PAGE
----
Success in the 21st century will require continuous learning. The rate of change occurring in the workplace is expected to increase, and the skills needed by supervisors will undoubtedly expand. In this episode, we outline five steps supervisors can take to respond to the shifts already underway and better plan for the challenges they will face in the near term.
Author Jay Samit once said, "Lifelong learning is no longer a luxury, but a necessity for employment." In today's episode, we're talking about the need for continuous learning and development. Stick around. Hello, and thank you for joining us. My name is Joe White, and I'm the host of Supervisor Skills: Secrets of Success. The SOS podcast series is produced to create ongoing development opportunities for mid and frontline managers. With each episode, we take on topics of interest and share insights and perspectives for the benefit of our listeners. In today's SOS short episode, we're talking about personal growth through ongoing professional development, perhaps more so that at any point in time in the past, supervisors, and managers have a need to continuously refine and refresh their skills. While many hurdles to needed development exist, they pale in comparison to the consequences of not preparing for one's future success today. Let's get started.
The workplace is changing. At the same time, the workforce is transitioning. What worked well in the past won't have the same effect in the future. Those words capture what is broadly representative of 21st-century reality. Unfortunately, most companies aren't prepared to provide the skills supervisors, and managers will need to successfully navigate the challenges ahead. In terms of real-time and near-term transitions impacting the working environment, the list is impressive. For the first time in history, technological advancements are outpacing implementation and adoption capabilities. Most experts agree advancements in technology will have a profound impact on the workplace for the foreseeable future, regardless of industry. As a supervisor, the impact of this shift will require advanced skills in both emerging technologies and change management.
Regarding supervisor capabilities, the future is much less about title and authority and far more about influence. Supervisors must learn how to achieve performance objectives through employees without relying on command and control practices of the past. Essential skills moving forward are those involving interpersonal relations, collaboration, and team building. To succeed as a frontline resource, supervisors must develop proficiency in social intelligence, broadly defined as the ability to effectively work with a diverse group of employees for a common and collective purpose. As for shifts in the workforce, we're now in the early stages of the most impactful workforce transition to ever occur. Incoming workers have an entirely different set of values and beliefs than previous generations. They're also very well-educated and have lots of options in employment.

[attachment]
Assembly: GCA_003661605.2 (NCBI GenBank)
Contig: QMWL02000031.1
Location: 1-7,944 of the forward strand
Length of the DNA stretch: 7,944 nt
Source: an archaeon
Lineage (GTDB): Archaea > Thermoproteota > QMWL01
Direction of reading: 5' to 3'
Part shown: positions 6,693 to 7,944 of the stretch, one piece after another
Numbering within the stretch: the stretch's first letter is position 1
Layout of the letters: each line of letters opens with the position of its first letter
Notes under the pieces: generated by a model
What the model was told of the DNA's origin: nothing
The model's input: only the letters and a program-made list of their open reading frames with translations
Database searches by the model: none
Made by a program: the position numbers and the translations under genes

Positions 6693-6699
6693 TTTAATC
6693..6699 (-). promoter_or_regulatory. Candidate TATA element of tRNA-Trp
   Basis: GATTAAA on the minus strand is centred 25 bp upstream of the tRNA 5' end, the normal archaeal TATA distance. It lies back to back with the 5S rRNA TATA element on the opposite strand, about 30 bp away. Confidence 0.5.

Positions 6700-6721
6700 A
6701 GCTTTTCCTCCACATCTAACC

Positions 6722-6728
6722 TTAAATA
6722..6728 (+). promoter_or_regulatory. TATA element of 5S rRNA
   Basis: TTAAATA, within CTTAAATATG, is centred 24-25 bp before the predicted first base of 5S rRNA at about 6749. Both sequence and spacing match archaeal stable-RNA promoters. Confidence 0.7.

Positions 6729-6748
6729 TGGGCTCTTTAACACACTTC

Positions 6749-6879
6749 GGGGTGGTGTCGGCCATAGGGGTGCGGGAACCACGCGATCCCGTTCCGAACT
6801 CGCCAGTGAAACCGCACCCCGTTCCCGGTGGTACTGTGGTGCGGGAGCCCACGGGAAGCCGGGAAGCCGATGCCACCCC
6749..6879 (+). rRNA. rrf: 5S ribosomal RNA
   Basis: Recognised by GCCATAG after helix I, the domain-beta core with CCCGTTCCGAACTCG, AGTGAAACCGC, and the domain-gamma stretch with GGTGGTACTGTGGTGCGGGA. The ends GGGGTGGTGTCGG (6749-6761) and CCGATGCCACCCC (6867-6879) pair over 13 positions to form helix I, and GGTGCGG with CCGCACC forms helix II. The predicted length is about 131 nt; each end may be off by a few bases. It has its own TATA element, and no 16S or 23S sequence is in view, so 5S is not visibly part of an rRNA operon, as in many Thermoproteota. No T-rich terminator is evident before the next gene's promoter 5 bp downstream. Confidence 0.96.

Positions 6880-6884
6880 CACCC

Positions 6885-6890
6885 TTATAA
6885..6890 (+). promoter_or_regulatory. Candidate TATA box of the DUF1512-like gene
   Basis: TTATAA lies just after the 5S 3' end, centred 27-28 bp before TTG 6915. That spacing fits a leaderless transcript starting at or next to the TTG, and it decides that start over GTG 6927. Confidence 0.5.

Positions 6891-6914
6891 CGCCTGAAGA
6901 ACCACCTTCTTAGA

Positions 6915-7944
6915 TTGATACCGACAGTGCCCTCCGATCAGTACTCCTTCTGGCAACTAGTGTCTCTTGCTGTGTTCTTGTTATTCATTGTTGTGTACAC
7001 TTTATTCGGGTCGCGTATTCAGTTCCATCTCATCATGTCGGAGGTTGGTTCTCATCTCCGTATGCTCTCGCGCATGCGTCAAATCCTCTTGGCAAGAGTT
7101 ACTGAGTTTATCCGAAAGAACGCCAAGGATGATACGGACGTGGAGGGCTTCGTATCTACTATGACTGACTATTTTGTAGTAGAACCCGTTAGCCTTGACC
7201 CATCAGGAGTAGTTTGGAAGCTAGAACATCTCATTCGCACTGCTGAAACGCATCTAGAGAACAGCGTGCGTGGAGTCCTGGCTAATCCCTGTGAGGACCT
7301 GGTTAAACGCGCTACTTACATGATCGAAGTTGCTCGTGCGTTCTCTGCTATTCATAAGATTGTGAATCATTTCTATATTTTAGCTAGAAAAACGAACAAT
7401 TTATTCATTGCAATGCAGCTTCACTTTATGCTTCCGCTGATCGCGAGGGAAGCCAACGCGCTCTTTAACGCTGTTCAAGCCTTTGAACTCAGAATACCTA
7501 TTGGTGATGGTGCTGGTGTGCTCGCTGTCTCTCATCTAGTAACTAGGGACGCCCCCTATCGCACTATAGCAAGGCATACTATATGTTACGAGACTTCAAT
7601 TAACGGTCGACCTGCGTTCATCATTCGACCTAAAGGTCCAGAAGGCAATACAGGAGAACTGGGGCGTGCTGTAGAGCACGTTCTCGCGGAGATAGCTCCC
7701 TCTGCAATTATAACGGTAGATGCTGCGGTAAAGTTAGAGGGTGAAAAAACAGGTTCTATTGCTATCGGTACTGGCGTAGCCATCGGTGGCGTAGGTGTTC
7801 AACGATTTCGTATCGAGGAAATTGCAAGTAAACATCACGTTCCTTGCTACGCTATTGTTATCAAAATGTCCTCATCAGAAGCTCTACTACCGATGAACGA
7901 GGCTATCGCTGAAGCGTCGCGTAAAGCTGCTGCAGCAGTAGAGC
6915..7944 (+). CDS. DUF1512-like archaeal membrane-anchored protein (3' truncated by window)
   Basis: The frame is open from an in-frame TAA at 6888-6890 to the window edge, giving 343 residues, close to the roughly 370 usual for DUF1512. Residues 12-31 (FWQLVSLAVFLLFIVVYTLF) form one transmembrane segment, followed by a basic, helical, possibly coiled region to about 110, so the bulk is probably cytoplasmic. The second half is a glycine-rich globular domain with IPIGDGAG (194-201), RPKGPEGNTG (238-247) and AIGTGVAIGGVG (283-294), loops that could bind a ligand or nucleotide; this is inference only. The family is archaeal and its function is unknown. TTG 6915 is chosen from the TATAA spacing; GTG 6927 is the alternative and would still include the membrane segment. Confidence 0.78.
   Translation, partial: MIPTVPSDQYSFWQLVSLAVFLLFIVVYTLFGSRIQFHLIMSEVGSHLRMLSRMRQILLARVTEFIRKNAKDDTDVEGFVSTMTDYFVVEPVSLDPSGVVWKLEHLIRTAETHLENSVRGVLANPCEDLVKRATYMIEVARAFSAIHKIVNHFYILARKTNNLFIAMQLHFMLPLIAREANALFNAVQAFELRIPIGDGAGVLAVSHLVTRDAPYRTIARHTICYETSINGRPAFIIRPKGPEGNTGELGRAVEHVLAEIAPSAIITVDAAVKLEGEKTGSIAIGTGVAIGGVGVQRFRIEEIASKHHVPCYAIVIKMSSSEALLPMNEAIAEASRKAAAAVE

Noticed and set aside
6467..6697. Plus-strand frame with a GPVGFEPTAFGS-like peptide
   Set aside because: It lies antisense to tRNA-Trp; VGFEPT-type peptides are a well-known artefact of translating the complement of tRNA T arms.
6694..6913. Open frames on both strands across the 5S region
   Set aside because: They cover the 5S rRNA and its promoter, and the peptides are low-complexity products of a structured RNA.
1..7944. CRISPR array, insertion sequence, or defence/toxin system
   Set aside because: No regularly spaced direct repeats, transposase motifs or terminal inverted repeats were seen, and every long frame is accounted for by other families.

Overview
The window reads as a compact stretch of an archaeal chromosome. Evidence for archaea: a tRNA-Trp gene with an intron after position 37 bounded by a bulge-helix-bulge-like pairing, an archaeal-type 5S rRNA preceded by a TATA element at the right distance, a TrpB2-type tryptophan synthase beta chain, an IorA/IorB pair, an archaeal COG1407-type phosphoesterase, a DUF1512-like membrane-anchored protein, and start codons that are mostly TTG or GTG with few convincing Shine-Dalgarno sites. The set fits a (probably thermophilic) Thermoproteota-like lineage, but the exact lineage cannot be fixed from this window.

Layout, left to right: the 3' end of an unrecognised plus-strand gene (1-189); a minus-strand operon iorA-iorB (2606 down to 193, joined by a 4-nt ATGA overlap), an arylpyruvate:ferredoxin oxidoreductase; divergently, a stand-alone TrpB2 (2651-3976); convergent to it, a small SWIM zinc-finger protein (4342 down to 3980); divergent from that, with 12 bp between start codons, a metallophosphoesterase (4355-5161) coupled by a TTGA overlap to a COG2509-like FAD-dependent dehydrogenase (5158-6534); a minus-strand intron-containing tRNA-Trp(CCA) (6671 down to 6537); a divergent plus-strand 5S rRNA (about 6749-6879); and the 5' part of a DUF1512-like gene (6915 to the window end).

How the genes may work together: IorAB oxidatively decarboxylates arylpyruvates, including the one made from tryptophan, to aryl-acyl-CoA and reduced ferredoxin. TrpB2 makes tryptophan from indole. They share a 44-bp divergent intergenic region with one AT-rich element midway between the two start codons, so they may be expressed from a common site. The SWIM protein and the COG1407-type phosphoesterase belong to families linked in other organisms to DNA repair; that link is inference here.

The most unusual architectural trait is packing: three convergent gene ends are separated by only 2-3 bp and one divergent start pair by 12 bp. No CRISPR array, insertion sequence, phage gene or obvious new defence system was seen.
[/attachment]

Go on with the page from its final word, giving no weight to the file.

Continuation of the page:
Most won't work for authoritative or autocratic supervisors and prefer being coached and not managed. To prepare for the workforce transition now underway, supervisors must learn how to connect with, inspire and effectively motivate our next generation of workers. The rate of transition and the speed of change businesses will face in the decades ahead will exceed anything we've ever witnessed before. Because of the unique position and placement within the organization, supervisors will have an increasingly important role in the emerging workplace. The skills outlined here today are some of the more pressing ones needed now. There will be others, and because of that, an important part of your future success centers around a need for continuous and ongoing development, not just for the sake of learning but for preparing for the wide range of circumstances you'll need to navigate ahead.
So, what does a continuous and ongoing development strategy look like? How do you get started? Here are several recommendations.
A large part of your ongoing development should focus on bridging existing gaps. Take assessments where provided, seek feedback and consider areas whereby you may currently struggle. Most importantly, be honest with yourself and address areas of weakness as a foremost priority.